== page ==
FRONTERA, TEXAS. Frontera, eight miles northwest of downtown El Paso, was established in 1848 by T. Frank White, the first Anglo-American trader of record in the area. The site was on the east bank of the Rio Grande near Mule (now Cristo Rey) Mountain and was a popular point for fording the river. Since the Rio Grande had become the international boundary, White became proprietor of the first customhouse at the new border crossing. Frontera was on both the Chihuahua-Santa Fe trail and the road west to California.
John R. Bartlett, United States commissioner for the United States-Mexico Boundary Commission, obtained a lease from White and built an observatory at Frontera in 1851 to collect data for his boundary survey. William H. Emory's boundary survey report (1857–59) also described Frontera. White left about 1850, and the trading post was operated by his brother Charles until 1855, when the ranch was purchased by Henry L. Dexter, who became El Paso county judge in 1856. The site was abandoned not long afterward because of constant Indian raids and lack of military protection. Frontera is shown on maps of the 1850s and 1860s, among them Randolph B. Marcy's map for the War Department (1849–52) and the Butterfield Overland Mail route maps (1858–69). The site of Frontera is near the present intersection of Sunland Park and Doniphan drives and is crossed by the Santa Fe Railroad track and paved roads.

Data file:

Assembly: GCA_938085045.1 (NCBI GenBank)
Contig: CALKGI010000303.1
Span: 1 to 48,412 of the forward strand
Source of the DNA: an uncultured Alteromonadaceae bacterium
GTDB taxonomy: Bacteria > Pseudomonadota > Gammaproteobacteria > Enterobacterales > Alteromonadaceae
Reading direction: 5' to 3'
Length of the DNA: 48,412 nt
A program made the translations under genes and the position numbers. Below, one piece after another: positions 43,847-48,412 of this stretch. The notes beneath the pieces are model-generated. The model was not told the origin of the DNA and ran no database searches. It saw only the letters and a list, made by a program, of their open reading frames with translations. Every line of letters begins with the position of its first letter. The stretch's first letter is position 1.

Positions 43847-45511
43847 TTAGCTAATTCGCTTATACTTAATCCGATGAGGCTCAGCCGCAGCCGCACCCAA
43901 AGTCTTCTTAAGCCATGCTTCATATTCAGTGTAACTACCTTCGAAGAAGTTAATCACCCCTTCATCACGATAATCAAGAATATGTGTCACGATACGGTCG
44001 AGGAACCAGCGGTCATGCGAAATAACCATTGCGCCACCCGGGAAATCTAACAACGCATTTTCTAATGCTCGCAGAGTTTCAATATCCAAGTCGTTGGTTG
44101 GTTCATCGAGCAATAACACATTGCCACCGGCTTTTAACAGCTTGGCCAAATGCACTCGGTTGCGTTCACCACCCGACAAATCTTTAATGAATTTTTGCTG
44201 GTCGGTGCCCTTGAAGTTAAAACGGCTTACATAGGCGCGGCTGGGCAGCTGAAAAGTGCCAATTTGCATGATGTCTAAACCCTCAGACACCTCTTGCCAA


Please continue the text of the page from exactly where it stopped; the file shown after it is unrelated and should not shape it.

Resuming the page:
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The following, adapted from the Chicago Manual of Style, 15th edition, is the preferred citation for this article.Handbook of Texas Online, Nancy Hamilton, "FRONTERA, TX," accessed October 14, 2019, http://www.tshaonline.org/handbook/online/articles/hvf52.
Uploaded on June 12, 2010. Published by the Texas State Historical Association.